Yaro Starak’s blog post of his experience at Starbucks makes for great advertising. Starbucks empowers their employees to make good decisions and that’s the best advertising in the world.
Yaro ordered a tea and an oat brownie. He waited for it to arrive on the counter. After a few minutes he told the barista that he was still waiting for his tea. The Starbucks employee forgot. He quickly made the tea, apologized and handed him a piece of cardboard that said…
We apologize if your Starbucks experience was anything but wonderful. We want to know how we can make things better and always invite you to share your thoughts with us. The next time we see you, please enjoy a beverage, on us. We hope your next visit is better.
Yaro might bring a friend in with him the next time he goes to Starbucks. Now that extra expenditure almost balanced itself out.
Yaro explained how he felt…
I waited about an extra minute longer for my tea than I should have. That is definitely not long enough for me to get angry and I was served very quickly once I notified them that my tea was missing.
Yet, despite this, the Starbucks policy is to offer a complimentary beverage even if their system is slightly out of whack. I walked away impressed that I scored a free beverage voucher, but not really because of the beverage itself, I was impressed with the customer service policy I just witnessed (hence I’m writing a blog post about it!).
Starbucks did not diminish in my eyes as a result of this incident. In fact they impressed me, so much so that I’m now writing a blog post that will be read by thousands of people proclaiming good things about Starbucks service (that’s some good word of mouth). Of course not every Starbucks customer has a blog they can rave to when something happens, but every person has friends and people they talk to, and this one policy of Starbucks will encourage word of mouth through normal social interaction too.
It all started because Starbucks empowers their employees to make the customer feel good. That’s the benefit to happiness at work. The employee corrects a mistake, the customer is happy after receiving a free voucher for something of such little inconvenience. Everyone feels good. The drinks that Starbucks make don’t cost that much so in reality they are probably losing less then a dollar on the whole transaction.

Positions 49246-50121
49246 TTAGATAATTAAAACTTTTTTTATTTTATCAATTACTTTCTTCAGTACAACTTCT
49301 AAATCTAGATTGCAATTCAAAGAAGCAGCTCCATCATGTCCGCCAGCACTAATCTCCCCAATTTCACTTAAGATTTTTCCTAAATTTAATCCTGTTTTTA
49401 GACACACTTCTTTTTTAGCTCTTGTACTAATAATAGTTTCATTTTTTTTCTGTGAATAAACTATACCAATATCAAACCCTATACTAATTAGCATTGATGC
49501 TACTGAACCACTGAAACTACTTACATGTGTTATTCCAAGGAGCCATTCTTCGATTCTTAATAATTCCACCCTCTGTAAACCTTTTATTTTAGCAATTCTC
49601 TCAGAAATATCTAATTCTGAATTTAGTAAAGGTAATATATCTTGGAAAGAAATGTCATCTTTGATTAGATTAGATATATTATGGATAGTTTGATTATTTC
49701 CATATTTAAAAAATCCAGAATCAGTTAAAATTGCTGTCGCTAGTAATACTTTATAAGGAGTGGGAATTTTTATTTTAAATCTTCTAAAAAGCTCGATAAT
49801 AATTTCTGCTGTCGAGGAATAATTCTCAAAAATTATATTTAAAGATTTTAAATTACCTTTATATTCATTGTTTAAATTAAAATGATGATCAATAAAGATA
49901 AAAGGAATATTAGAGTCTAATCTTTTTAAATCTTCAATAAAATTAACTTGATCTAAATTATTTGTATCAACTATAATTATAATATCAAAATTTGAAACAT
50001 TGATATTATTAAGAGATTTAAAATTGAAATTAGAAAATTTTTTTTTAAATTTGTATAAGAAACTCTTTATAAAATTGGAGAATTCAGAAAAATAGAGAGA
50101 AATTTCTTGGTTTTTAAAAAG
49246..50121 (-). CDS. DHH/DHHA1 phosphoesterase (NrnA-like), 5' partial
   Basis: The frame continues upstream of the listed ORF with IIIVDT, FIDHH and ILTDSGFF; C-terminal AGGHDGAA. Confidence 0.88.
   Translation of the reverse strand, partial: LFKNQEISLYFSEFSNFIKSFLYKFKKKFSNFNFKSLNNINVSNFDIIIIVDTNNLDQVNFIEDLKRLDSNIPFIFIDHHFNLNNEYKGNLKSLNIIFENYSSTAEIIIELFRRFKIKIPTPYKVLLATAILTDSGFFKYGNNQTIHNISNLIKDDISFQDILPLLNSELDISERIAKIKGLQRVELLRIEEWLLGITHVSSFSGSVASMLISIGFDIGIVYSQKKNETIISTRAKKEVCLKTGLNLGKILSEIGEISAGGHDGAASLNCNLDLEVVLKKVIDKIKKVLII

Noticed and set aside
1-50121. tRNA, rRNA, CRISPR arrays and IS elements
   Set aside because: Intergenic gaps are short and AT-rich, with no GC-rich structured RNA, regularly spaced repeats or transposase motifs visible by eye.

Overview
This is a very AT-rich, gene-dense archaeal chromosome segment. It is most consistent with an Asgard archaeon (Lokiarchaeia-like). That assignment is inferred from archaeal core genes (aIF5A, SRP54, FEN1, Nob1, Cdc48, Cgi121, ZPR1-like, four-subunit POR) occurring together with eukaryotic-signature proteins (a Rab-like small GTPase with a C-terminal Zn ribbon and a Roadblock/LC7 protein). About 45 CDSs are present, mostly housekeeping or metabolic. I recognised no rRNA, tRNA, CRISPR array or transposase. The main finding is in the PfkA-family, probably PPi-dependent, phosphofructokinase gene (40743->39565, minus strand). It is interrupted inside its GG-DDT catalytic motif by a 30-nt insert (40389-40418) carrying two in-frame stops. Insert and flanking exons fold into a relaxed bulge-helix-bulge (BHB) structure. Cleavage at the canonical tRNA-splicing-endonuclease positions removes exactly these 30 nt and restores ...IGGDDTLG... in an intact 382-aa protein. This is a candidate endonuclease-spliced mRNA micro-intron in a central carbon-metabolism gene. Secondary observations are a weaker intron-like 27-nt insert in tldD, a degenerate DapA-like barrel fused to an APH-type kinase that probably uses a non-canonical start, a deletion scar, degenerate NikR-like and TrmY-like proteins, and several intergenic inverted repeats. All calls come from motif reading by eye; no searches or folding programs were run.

What can your company do?
If you are an electronics store you can’t give away a free TV, but you can give away a free $5 gift card or something else of small value like AA batteries that have your logo on them for their TV remote control.
It is up to your company to create the environment that promotes customer/client word of mouth. How many lawyers follow up with their clients after their case is closed? My guess would be less than 1%. Taking fifteen minutes to make a phone call to see how their client is doing may result in that client telling their friends about their great lawyer who really goes the extra mile.
Let’s look at the big picture
The great part is that Starbucks basically paid less than $3 for a thousand dollar promotion. Let’s also look at the chain reaction of Yaro's article. Maybe someone out there is telling their friends about the blog post while they're in a Starbucks sipping on a delicious Frappuccino, making the Starbucks brand even stronger.
Now I’m writing this post because Yaro's post resonated with me. My readers will learn about the Starbucks employee happiness magic that other companies should create. This ripple effect could go on for weeks, months, and years. That’s how a company separates itself from the competition.
It doesn't matter if you work for yourself or someone else. Employee marketing may be the most effective form of advertising. You'll look good in the eyes of your boss and/or customers. Your company can also create a word of mouth campaign in your town by giving your employees a chance to improve a mistake. So what could your business do to allow its employees to impress the customers?
Articles Related to Employee Empowerment:
- Getting Someone to Care
- Great Managers Care About Their Employees
- Should Your Company Hire an Ombudsman to Rein in the Complaining?
Image courtesy of re-ality